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a tremendous array of biologically important compounds in all living things. Some of these compounds are released as waste, or eventually the organism itself dies. They are then broken down, mainly by microorganisms, and eventually the carbon returned to inorganic form.

With carbon's central importance to all known forms of life, perhaps it is not surprising that the redox reactions through which these atoms are cycled (Figure 13.3) have such a high degree of breadth, complexity, and variability. In fact, its role as the dominant element in living organisms appears to stem from the great diversity of its bonding options. It typically forms four bonds with adjacent atoms. This is more than hydrogen (one bond) or oxygen (two), but not really different from nitrogen (three or four), and less than phosphorus (five) or sulfur (two to six). However, its great versatility also

Carbon Oxidation States

Carbon Oxidation States

stems from the fact that it can occur in all of the oxidation states from —4 to +4 (Table 13.2).

Organic Carbon What exactly is meant by organic carbon? The term dates to the time that such compounds were considered to be produced only by organisms. German Frei-drich Wohler is generally credited with the first synthesis of an organic compound, urea, in 1928. Now, of course, there are many synthetic organic compounds. So again, what does organic mean?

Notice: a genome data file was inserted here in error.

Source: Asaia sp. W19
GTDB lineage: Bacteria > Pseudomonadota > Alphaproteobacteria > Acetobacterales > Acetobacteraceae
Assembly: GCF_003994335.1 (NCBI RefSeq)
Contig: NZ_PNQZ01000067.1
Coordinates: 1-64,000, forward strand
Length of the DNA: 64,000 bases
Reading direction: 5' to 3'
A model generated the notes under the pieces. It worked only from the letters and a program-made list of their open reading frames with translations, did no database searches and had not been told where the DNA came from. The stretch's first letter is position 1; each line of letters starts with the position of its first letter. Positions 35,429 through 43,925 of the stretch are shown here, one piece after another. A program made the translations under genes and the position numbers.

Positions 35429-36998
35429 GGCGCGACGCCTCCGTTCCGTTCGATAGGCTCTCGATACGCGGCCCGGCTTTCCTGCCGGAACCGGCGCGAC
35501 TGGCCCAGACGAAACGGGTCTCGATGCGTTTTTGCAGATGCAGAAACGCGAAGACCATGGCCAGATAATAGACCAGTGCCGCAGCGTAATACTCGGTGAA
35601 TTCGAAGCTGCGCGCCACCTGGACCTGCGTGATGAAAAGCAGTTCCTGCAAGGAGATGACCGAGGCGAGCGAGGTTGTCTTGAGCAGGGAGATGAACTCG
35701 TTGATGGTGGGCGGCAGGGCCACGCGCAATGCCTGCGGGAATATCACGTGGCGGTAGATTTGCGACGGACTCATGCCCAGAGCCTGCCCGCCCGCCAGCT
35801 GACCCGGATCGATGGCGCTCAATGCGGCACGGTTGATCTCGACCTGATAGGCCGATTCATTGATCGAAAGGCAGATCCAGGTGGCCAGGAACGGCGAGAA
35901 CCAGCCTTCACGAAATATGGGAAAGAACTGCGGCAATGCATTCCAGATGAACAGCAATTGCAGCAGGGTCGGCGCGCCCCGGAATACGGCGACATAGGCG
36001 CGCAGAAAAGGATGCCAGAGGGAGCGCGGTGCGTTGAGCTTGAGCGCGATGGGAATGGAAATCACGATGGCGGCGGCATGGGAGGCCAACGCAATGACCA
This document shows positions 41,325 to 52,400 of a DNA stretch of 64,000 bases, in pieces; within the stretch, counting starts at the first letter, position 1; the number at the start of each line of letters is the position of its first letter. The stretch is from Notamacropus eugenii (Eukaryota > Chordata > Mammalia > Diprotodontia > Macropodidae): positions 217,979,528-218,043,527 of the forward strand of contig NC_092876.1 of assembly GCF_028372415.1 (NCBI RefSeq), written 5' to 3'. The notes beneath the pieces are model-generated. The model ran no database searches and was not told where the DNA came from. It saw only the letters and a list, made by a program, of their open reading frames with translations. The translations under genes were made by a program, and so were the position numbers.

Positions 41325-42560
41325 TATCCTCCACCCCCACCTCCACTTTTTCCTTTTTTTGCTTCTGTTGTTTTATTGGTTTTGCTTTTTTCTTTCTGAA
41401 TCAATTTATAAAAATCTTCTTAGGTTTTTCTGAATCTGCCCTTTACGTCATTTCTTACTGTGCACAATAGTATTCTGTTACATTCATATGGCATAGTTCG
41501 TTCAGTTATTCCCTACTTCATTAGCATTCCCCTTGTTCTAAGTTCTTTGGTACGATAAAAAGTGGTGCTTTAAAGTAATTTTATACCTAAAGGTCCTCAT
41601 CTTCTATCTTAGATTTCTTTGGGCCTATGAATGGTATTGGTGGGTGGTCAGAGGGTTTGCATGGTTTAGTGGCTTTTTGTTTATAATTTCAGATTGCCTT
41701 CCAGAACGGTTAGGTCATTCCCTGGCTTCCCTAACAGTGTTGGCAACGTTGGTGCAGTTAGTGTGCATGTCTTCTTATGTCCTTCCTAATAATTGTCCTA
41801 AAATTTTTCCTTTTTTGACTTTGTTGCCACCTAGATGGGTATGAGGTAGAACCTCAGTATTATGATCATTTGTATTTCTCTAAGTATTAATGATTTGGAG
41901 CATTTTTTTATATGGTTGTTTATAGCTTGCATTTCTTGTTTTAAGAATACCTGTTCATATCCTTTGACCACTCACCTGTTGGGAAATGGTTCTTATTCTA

Interestingly, most chemistry texts do not provide a real definition. A dictionary may state that organic chemistry is the study of carbon compounds, but carbon dioxide is not considered organic (although it is produced by organisms). Another definition that has been used is "compounds containing a C—C bond.'' This would exclude carbon dioxide, as desired, but would also exclude methanol, formic acid, and formaldehyde, which are generally considered organic. (Formic acid, for example, is produced by ants for their sting, as noted in the scientific name of the family, Formicidae.) Another definition is "compounds containing a C—H bond.'' This would exclude carbon dioxide and include methanol, formic acid, and formaldehyde. It would also include methane, which some people consider organic, but not carbon tetrachloride. Interestingly, neither definition would include urea!

Perhaps this explains why most texts avoid the question—there is not a simple answer. Once again, nature does not easily fit into human classification systems. For our purposes, we will consider carbon-containing compounds (not the elemental forms graphite and diamond) to be organics, with the exception of carbon dioxide, carbonic acid, bicarbonate, carbonate, and carbon monoxide. Methane we consider both organic, since it is the carbon and energy source for methanotrophs (Section 10.5.6), and inorganic, since it is a major end product of anaerobic mineralization and also the product of carbon dioxide respiration (Section 13.1.1).

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